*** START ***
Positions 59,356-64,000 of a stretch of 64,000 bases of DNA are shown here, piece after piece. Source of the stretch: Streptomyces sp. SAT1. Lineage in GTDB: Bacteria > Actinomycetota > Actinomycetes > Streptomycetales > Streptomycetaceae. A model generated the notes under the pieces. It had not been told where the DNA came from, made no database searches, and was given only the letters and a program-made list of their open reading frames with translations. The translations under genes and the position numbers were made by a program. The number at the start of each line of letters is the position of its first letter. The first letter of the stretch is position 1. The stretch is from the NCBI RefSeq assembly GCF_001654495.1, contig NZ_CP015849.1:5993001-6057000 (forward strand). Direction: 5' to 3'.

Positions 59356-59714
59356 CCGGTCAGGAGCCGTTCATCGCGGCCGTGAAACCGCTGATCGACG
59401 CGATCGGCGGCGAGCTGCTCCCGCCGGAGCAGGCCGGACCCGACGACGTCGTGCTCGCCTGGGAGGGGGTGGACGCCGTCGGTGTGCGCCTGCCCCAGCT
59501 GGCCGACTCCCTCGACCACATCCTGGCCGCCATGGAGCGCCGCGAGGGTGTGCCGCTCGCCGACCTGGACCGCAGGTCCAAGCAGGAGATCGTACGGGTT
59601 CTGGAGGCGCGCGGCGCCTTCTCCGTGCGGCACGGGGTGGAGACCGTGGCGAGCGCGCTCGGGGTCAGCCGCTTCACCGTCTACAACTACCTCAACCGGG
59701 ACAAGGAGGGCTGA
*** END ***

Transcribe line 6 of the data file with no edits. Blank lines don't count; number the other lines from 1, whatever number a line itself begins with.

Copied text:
59601 CTGGAGGCGCGCGGCGCCTTCTCCGTGCGGCACGGGGTGGAGACCGTGGCGAGCGCGCTCGGGGTCAGCCGCTTCACCGTCTACAACTACCTCAACCGGG